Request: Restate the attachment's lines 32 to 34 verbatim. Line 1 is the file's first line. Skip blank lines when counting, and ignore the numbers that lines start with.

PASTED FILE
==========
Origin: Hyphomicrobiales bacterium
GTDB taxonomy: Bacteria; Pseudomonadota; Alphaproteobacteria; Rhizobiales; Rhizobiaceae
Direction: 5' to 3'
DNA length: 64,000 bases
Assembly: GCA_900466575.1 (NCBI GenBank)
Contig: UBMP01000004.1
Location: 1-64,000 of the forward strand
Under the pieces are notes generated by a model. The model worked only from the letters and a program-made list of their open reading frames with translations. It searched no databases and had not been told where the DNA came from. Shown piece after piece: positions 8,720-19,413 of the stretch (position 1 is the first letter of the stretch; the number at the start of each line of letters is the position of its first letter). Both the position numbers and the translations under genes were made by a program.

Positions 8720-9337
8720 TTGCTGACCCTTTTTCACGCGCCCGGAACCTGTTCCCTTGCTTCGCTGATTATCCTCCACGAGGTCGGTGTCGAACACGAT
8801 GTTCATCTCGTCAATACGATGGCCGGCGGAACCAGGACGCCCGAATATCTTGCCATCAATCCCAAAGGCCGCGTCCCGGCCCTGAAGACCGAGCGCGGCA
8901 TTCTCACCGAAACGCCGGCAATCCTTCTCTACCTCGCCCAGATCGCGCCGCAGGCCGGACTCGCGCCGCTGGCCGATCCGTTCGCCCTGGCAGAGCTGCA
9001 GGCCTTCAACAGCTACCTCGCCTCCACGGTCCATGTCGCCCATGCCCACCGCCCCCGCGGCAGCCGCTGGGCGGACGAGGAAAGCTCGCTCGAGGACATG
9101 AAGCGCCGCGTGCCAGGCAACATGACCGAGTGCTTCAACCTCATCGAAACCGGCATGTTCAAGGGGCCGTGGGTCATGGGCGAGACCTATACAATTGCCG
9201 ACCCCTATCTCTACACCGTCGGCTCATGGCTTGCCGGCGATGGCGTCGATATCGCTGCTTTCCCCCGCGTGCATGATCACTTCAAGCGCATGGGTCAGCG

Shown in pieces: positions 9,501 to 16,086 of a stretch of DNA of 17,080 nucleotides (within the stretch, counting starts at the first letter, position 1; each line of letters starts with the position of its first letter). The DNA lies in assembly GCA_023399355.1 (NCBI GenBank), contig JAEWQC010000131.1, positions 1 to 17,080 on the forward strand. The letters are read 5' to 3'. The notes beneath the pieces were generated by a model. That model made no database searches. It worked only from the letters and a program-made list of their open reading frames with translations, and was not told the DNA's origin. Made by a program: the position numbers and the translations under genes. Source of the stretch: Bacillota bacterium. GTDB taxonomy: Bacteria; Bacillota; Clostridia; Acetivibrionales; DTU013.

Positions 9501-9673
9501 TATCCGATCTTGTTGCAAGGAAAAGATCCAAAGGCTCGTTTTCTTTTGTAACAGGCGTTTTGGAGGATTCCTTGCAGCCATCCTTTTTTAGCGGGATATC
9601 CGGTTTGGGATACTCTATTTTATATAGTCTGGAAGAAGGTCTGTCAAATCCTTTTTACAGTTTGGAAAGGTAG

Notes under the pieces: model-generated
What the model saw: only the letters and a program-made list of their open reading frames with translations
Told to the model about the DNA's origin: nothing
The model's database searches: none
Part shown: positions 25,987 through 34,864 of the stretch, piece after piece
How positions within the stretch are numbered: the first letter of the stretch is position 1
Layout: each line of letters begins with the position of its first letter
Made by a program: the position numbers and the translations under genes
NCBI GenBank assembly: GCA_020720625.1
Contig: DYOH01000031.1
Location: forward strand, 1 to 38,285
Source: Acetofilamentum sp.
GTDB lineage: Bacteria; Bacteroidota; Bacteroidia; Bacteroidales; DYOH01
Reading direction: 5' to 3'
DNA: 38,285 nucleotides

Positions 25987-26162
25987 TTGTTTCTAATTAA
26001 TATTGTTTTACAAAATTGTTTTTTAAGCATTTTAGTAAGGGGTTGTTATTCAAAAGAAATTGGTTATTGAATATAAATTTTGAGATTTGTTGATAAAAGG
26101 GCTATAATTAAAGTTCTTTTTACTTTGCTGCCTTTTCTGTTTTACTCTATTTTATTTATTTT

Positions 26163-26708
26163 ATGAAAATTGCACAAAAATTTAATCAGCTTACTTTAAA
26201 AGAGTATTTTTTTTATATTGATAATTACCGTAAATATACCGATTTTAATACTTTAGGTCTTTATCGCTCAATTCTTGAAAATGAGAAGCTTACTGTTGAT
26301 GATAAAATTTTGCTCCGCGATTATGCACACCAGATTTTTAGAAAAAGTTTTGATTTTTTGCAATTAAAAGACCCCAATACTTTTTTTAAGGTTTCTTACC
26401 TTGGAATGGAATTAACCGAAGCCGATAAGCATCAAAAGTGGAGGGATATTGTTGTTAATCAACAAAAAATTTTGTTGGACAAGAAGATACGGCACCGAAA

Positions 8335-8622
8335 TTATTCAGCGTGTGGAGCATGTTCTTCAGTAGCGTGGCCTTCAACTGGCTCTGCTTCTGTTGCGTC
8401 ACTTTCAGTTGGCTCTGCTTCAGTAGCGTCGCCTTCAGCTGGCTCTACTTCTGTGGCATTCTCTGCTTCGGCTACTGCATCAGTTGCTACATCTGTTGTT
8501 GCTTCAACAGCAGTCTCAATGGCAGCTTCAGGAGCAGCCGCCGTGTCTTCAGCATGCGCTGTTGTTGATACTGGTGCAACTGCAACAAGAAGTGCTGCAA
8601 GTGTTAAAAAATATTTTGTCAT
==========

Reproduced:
GTDB lineage: Bacteria; Bacteroidota; Bacteroidia; Bacteroidales; DYOH01
Reading direction: 5' to 3'
DNA: 38,285 nucleotides